Whether you’re a recent grad or a career changer, there’s a common catch-22 that comes with embarking on a new occupation: You can’t get a job without experience, but you can’t get experience without a job.
How many of us have said, “I’ve got the brains and the know-how, I just need the chance to prove it and start building my experience”? Today our guest blogger Wendy N. Powell, author of “Management Experience Acquired: Necessary Skills for Successfully Managing Any Employee” (Synergy Books, May 2010), tackles this nagging issue. Powell has spent more than 20 years of her career advising managers at the University of Michigan and is currently on the business faculty at Palm Beach State College and the University of Phoenix. Here’s her advice for this common conundrum:
When you need experience to get experience
By Wendy N. Powell, author of “Management Experience Acquired: Necessary Skills for Successfully Managing Any Employee”
One of the most common questions from job candidates is “How can I get experience when jobs require experience?” Overcoming this “career catch-22,” however, is within your reach; the key is preparation. Here are some tips to land a job without experience, whether you are a new grad or changing careers.
1. Evaluate yourself
Are you truly ready to search for a job or do you need to spend time catching up on current work trends? Perform a critical and honest personal audit of your style and skills. Think about the type of employee you want to be and list the qualities that come to mind. This list will help you discover any issues that you need to work on prior to your pursuit of a job. Once you have addressed these issues, you will move ahead with your search with more confidence. To employers, confidence translates to readiness for the job.
2. Stay current
The good news for new grads is that many hiring managers place considerable importance on current learning experiences. Because conditions change and techniques evolve, a recently conferred degree often holds more weight than a degree received years ago. If you have contemporary learning experiences that relate to what the company needs, explain what you have learned and how you can apply that knowledge to their company.
The bad news for career-changers is that earning a degree doesn’t mean you get to stop learning! Always read about the current issues in the profession(s) of your choice and have a plan in case your present career choice doesn’t work out. You might even consider taking classes at a local college to learn new methods and technologies. If you keep abreast of modern business practices in your desired field, you will be well-prepared to describe how your experiences will contribute to the success of an employer.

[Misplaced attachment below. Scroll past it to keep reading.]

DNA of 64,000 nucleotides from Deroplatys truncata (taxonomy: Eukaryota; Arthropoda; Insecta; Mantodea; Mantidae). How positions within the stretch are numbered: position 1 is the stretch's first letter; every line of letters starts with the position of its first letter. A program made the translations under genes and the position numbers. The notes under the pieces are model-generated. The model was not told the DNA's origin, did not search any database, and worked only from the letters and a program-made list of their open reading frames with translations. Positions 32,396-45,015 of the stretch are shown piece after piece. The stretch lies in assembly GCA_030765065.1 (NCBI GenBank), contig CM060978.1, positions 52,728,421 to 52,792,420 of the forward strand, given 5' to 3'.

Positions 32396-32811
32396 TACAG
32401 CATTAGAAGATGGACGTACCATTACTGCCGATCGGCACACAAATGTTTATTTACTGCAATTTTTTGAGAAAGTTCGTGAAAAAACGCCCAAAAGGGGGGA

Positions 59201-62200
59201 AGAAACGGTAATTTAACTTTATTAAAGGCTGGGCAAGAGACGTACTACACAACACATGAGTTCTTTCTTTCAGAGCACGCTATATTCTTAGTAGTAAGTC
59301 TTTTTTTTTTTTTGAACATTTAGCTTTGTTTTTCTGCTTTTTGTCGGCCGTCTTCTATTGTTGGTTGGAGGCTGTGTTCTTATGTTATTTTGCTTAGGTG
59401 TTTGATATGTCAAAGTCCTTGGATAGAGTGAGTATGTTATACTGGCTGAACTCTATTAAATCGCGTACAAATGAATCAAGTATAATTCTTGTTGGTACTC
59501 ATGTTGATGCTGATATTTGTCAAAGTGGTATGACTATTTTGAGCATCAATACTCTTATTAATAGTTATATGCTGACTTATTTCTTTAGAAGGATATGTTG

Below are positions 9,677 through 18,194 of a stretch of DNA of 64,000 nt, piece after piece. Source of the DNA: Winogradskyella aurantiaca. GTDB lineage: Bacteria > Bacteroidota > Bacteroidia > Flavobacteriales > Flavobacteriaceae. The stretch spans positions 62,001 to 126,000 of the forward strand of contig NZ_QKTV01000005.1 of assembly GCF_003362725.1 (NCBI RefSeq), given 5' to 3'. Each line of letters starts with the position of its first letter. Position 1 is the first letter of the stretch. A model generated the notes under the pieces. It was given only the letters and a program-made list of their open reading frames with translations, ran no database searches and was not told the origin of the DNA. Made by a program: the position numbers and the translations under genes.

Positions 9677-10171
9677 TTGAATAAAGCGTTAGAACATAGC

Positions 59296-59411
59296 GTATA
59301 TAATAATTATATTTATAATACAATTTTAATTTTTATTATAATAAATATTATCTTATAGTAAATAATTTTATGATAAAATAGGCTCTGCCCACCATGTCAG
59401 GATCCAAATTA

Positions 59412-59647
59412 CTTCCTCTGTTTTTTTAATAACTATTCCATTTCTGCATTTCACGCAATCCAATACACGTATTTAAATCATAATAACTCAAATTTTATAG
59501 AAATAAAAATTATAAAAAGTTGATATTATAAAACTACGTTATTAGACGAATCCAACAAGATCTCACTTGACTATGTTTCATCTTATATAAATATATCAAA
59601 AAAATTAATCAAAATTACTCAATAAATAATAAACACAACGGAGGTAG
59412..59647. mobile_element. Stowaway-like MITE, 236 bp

3. Do your homework
As you should do in any job hunt, research the company and identify the specific requirements for the position in which you are interested. Before you submit your résumé for a job, find out what the company does and how they do it. Once you understand this information, you will be better able to relate and apply your knowledge and experience from school or a different field of work to the needs of the company.
4. Find a role model
Choose someone whom you admire at work or school and ask that person for guidance in modeling your chosen professional behaviors. Most people will be pleased and willing to help, as imitation is flattery. Emulate the employee you want to be and be ready to demonstrate these traits in searching for a job.
Use this experience as preparation to respond to behavioral questions in the interview process. Employers ask questions such as, “What would you do in these circumstances?” and “What have you done when this type of situation has happened in your workplace?” With prior consideration and the example set by your mentor, your responses will be well-practiced and sharp.
5. Donate your time
Yes, I am suggesting you work for free. No, I am not suggesting you quit school or your current job to do so. Plenty of companies, nonprofits in particular, are more than happy to accept the free labor of someone without copious amounts of related experience. Are you an accountant hoping to break into advertising? Volunteer a few evenings a week to put together a small campaign for a local charity. Unfortunately, new grads often don’t have an income to support them while they search for a job. Sometimes, it might be beneficial in the long run to take a position short of your dream job while you earn valuable experience in an internship or volunteer position.
Don’t forget, the selection process is a place for you to shine. Be ready to explain why you are the best candidate for the job, whether it is a career change or a new business endeavor. You may not have the job experience, but you can still demonstrate to the boss that you are ready to do the work. Be the job candidate the company can’t refuse to hire.